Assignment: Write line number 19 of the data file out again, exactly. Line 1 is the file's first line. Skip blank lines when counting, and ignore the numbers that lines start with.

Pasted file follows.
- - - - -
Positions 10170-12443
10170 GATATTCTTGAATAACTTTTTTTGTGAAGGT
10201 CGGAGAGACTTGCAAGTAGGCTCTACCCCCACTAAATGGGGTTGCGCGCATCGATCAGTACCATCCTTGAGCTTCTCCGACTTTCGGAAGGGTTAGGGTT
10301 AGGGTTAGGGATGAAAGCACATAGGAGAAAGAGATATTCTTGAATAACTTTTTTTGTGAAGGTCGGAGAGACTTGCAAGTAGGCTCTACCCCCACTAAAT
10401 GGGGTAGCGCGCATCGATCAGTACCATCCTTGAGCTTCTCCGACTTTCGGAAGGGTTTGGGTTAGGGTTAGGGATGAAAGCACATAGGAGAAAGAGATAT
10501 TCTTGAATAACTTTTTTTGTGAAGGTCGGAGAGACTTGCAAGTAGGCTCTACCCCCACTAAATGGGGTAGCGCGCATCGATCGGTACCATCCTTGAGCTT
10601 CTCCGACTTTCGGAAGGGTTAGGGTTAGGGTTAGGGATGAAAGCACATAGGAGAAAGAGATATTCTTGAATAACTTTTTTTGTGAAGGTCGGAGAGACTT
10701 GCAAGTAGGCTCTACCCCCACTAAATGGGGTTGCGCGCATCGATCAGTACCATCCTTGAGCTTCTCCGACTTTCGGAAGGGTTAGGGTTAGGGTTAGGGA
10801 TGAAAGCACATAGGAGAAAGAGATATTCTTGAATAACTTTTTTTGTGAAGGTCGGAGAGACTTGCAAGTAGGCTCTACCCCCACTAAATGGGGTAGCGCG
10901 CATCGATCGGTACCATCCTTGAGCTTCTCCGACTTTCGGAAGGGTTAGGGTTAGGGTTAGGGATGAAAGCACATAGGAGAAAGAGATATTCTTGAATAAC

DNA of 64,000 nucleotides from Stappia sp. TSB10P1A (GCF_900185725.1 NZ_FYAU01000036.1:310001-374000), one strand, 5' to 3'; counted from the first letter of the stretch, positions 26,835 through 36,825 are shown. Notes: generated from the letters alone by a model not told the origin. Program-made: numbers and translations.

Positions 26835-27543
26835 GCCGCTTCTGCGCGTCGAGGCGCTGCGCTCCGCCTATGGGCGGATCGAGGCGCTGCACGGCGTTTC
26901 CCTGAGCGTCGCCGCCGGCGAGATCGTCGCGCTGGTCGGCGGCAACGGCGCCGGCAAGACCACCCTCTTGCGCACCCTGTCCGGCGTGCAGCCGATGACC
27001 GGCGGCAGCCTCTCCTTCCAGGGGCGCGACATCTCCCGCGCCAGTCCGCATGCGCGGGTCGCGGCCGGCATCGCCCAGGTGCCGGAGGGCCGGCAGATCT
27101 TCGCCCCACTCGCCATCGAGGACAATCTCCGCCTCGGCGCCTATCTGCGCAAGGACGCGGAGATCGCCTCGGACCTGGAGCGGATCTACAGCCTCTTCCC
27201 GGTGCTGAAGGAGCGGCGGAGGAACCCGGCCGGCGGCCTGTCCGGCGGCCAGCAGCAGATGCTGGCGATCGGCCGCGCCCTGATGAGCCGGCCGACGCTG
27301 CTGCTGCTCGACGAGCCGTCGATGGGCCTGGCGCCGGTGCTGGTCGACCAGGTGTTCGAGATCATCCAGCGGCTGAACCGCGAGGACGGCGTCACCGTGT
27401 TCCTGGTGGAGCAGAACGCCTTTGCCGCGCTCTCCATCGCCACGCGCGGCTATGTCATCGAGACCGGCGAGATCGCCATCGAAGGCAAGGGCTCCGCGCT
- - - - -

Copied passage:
27401 TCCTGGTGGAGCAGAACGCCTTTGCCGCGCTCTCCATCGCCACGCGCGGCTATGTCATCGAGACCGGCGAGATCGCCATCGAAGGCAAGGGCTCCGCGCT